Saturday, August 22, 2009

The Mets Gentle Giant

He ruled with respect. He taught fundamentals and the importance of teamwork. He loved them like his own children. He taught them how to win. He taught them how to be respectful. He taught them how to be men. He made them World Champions.

His name? Tom Seaver? No. Jerry Koosman? No. Ed Charles? No. Donn Clendenon? No.

He was Gil Raymond Hodges. He should be enshrined in Cooperstown. He was a Gold Glove 1B, He was a
World Series Champion player (1955, 1959). He was a Marine who received
The Bronze Star for service in WWII. He was cheered when he was in an 0-21 slump. He was loved by the borough of Brooklyn, and admired by fans in Flushing.

Today the Mets will trot out the surviving members of the Miracle Mets of 1969. Unfortunately Hodges, who died 37 years ago, won't be there on the field. I would like to think he is in God's Hall of Fame looking down on his "Boys" who are now men in their 60's.

Hodges was a bit concerned coming back to NY when he was hired to manage the Mets. According to his widow Joan, Gil said, "I just don't want to disappoint those fans. I just hope I can do it for them, they deserve it."
Ever the great wife, Joan responded, "You could never disappoint those fans. Those fans cheered for you when you went 0-for-21. They love you no matter what."

A funny little story Joan recently relayed was:

"I said to Gil one day when he was home with the children, 'Honey, you are not even listening to me.' And he said, 'Yes, I am, " Joan said. "Then I said as a joke, 'I know what I'm going to do. I'm going to put Astro-turf in the house and I'm going to get uniforms for the children with numbers.' He laughed and said, 'Now, c'mon.' I said, 'No honey, I mean it. You have to realize, these players, they are not your children. They're grown men.'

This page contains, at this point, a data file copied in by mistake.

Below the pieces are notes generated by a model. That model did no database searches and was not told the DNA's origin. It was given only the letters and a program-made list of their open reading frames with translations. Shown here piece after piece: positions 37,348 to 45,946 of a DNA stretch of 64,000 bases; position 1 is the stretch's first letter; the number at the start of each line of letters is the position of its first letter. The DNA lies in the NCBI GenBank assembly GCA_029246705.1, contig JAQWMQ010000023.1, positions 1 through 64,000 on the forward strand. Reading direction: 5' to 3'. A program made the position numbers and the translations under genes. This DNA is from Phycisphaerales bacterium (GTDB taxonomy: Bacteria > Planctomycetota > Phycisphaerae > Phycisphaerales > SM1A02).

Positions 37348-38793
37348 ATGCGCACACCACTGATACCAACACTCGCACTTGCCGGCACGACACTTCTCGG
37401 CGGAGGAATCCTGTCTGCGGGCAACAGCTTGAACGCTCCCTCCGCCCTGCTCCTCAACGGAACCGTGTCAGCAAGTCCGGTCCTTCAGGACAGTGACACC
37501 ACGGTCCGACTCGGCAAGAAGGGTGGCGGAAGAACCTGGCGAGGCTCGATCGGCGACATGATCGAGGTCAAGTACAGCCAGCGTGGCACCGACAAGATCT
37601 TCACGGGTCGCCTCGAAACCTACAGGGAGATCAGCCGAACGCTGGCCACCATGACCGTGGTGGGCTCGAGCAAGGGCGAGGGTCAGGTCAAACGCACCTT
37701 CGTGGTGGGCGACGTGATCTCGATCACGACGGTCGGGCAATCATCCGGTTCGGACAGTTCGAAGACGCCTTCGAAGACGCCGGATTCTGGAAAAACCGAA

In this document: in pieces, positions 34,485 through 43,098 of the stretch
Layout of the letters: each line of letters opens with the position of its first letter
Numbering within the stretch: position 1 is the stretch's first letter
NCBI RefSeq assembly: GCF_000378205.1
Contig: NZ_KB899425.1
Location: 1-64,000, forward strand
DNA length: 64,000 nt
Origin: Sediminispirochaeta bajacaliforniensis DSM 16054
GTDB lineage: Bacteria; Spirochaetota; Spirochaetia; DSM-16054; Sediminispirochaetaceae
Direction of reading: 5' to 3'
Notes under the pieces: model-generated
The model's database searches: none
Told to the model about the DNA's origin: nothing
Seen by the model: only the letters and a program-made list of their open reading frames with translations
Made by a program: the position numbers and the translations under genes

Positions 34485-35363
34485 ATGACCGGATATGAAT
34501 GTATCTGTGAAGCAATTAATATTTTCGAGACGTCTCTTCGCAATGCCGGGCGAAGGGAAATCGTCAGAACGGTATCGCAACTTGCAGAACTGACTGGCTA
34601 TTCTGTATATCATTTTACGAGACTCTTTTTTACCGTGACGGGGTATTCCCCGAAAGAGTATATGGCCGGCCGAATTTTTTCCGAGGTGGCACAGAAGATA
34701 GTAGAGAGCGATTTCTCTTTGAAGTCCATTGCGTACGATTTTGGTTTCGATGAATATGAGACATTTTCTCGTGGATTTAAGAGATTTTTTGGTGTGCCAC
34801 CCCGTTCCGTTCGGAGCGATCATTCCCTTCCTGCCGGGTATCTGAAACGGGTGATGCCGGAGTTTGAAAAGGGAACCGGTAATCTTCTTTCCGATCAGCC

"He said, 'No, honey, you've got that all wrong. When they put on that uniform and they walk out onto that field, they are my children."

Hodges was a drill Sergent with a conscience and compassion. He knew how to make a point, and send a message. Who can forget that time in 1969 when Hodges slowly walked out to LF to remove Cleon Jones for lack of hustle? Cleon sure didn't, because he never loafed again. Hodges didn't make a big deal, went out to LF asked Jones if he was injured, and promptly escorted him off the field.

Today when the fans are cheering their heroes of yesteryear, some will surely be missed: Tommie Agee, Donn Clendenon, Cal Koonce, Tug McGraw and others. But their 'father', their leader, their manager - will not be there on the field. His widow Joan will. When the fans cheer, it would be nice for a loud standing "O" for the man who taught them how to win: Gil Raymond Hodges.

Source: Kevin Kernan - NY Post

1 comment:

Long Island Met Fan said...

great day he will get in to the HOF